How do I get this hydrangea to flower.
Mariesii Variegata should flower well but it may not do much if...
* you pruned it at the wrong time of the year (it produces flower buds for Spring in July-ish so -for example- pruning in or after July 2012 cuts the blooms that will open in Spring 2013),
* if you feed it too much fertilizer (1/2 cup to 1 cup of compost, composted manure or cottonseed meal in May and July in the south is enough; once in June in the norther half of the country is also enough for the whole year; can also use a general-purpose slow-release chemical fertilizer like Osmocote on those same dates),
* if you plant it where it is too cold (Zone 5 winters or colder may start killing flower buds so winter protection may be necessary; make sure it has 3-4" of mulch year around up to the drip line) or
* if you hard prune it drastically (it may either not bloom or may bloom just a fraction of normal on the next year; it will revert back to normal blooming after taking that one year break).
Variegated hydrangeas are extremely bud-hardy, but because of this, they break dormancy too early in the Spring, leaving them open to freeze damage.
Hence they often "tend not to bloom"...
I am in zone 5a. This plant pretty much dies down to the ground.Maybe that could be the reason. I will try to mulch it and see if that helps with the blooming
No, that will not help. If you live in Z5, the shrub is planted out of zone. You need to either grow it in a pot that stays indoors during winter or you need to winter protect the plant.
This hydrangea creates flower buds during the July-August time frame. These flower buds are invisible and will open in Spring 2013 but here is the problem... the stems die out during winter because it gets too cold for them. When the stems die, so do the flower buds in them. The roots, however, survive as they are protected underground so the plant grows new stems in Spring. And the cycle repeats.
As soon as the plant begins to go dormant, use chicken wire to cage it. The chicken wire can then be filled with straw or dried out leaves. Make sure that the ends of the stems have at least 6" between them and the chicken wire (sideways and at the top). To make sure the leaves do not fly off, put a cardboard on top, with a few bricks or rocks to hold it in place. The top of the plant should be about 6" or more underneath the cardboard in order to protect stems that are growing upwards. Pack as much straw or as many leaves as you can. The more you have, the better insulated the plant is. Most of the flower buds are at the end of the stems so this is the area to protect. In the middle of winter, add more leaves or straw as settling usually occurs by mid winter; check the sides and the top to maintain the 6" of separation (or more).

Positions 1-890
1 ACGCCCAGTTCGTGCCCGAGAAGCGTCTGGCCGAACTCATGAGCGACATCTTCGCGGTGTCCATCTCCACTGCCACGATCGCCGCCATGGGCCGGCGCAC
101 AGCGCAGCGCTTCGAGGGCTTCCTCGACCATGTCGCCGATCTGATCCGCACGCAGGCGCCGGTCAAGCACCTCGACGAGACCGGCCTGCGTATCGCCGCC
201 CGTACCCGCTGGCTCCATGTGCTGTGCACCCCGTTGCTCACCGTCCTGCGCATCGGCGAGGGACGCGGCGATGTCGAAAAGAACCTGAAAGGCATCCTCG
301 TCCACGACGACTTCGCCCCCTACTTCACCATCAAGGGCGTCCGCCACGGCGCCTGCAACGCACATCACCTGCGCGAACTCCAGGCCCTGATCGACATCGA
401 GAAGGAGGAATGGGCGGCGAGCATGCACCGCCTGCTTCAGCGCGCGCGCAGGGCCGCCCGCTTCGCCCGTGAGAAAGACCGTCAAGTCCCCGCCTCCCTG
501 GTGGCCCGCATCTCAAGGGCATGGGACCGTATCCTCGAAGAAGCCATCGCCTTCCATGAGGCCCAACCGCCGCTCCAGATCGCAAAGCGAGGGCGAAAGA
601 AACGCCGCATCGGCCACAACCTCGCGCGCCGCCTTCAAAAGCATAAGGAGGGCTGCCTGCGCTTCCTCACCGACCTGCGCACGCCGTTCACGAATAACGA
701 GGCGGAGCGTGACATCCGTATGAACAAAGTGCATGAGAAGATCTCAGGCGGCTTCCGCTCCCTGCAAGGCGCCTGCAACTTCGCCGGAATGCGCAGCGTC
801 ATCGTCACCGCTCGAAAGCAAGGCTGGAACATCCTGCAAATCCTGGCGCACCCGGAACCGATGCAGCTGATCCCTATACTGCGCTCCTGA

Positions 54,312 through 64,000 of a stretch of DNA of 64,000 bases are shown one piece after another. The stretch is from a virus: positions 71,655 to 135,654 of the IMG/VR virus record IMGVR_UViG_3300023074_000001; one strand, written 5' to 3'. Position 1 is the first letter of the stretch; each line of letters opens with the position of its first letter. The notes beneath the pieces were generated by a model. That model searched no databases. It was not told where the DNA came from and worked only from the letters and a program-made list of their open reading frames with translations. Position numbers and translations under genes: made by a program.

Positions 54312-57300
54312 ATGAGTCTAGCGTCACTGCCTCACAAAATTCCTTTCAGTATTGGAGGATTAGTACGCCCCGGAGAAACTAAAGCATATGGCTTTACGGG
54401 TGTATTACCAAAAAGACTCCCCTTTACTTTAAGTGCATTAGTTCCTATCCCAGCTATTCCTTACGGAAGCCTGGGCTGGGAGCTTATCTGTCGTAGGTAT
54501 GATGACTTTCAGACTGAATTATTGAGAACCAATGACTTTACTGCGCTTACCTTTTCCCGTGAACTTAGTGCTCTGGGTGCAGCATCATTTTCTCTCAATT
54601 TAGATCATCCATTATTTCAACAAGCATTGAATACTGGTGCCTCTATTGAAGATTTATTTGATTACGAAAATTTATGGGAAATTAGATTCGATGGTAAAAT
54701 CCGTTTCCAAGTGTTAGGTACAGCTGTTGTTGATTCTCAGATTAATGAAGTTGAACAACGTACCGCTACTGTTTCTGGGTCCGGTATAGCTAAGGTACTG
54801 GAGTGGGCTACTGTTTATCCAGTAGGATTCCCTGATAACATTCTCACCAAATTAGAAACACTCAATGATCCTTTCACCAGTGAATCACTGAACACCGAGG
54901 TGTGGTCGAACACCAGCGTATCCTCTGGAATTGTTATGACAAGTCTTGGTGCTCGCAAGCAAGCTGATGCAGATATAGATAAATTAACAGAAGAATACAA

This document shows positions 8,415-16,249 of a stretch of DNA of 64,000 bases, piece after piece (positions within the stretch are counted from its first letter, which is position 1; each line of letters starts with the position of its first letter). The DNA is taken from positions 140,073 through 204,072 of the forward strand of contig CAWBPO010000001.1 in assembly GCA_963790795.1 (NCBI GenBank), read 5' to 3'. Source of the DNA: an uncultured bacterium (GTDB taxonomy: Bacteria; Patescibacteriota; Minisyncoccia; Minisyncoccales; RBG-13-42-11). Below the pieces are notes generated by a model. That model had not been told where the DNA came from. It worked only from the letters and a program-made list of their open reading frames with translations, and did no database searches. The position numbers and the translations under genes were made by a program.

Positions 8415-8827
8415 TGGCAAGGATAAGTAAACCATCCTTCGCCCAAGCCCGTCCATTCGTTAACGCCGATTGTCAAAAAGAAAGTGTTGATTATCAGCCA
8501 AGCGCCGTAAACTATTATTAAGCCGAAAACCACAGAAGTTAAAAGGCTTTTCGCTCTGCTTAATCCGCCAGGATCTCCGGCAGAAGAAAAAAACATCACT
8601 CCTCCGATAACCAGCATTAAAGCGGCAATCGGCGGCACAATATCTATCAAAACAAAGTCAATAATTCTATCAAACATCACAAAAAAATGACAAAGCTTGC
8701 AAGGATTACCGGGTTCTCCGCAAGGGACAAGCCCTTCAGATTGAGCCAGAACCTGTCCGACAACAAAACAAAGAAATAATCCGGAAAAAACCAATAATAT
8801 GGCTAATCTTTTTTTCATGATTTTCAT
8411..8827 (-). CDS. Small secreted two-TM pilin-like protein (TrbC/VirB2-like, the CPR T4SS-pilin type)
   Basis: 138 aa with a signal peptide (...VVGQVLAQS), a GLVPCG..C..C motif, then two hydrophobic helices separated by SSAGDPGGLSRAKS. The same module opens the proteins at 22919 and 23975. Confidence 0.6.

You are close to that point in time when you need to protect so feel free to buy the ingredients now (the chicken wire, straw, etc). You can most dried out leaves that you can find too. Some people place the chicken wire around the shrub as soon as Fall starts and then wait for the plant to begin showing signs of dormancy before adding the leaves or straw.
Winter protection can be removed in the Spring, about two weeks after your average date of last freeze. The straw can then be used as mulch or dumped in the compost pile. The leaves can go in the compost pile. Sometimes the stems will look white-ish when you remove the winter protection but that is ok. It occurs when the weather is warm and the plant awakes and puts on growth while still winter protected.
Thanks for the tip. I will try that.
Just read these postings. Did anyone try Luis's ideas for winter protection and if so, did yours flower? I have the exact situation, lots of beautiful foliage but no flowers. ZOne 6B, PEI
I'd call most variegated types a bust anywhere but zone 7 or higher. Or at least stick to a sheltered area such as a foundation, etc.
The variegated forms - 'Mariesii Variegata' in particular - are not known for producing abundant flowers. Even in my mild zone 8 climate where winter protection is unnecessary they bloom very sparsely. IMO, these are valued much more for their gorgeous foliage effect than they are for their flowers.
Sparse blooms here also. Very easily damaged in the Spring by frosts. More of a novelty and needs to be sited well. In zone 5 flowers will be difficult-some but never expect many.
Yep not a bloomer. I even tried to mulch it in a cage of leaves and pine needles. I am growing a clematis through it and use the bush for the beautiful foliage.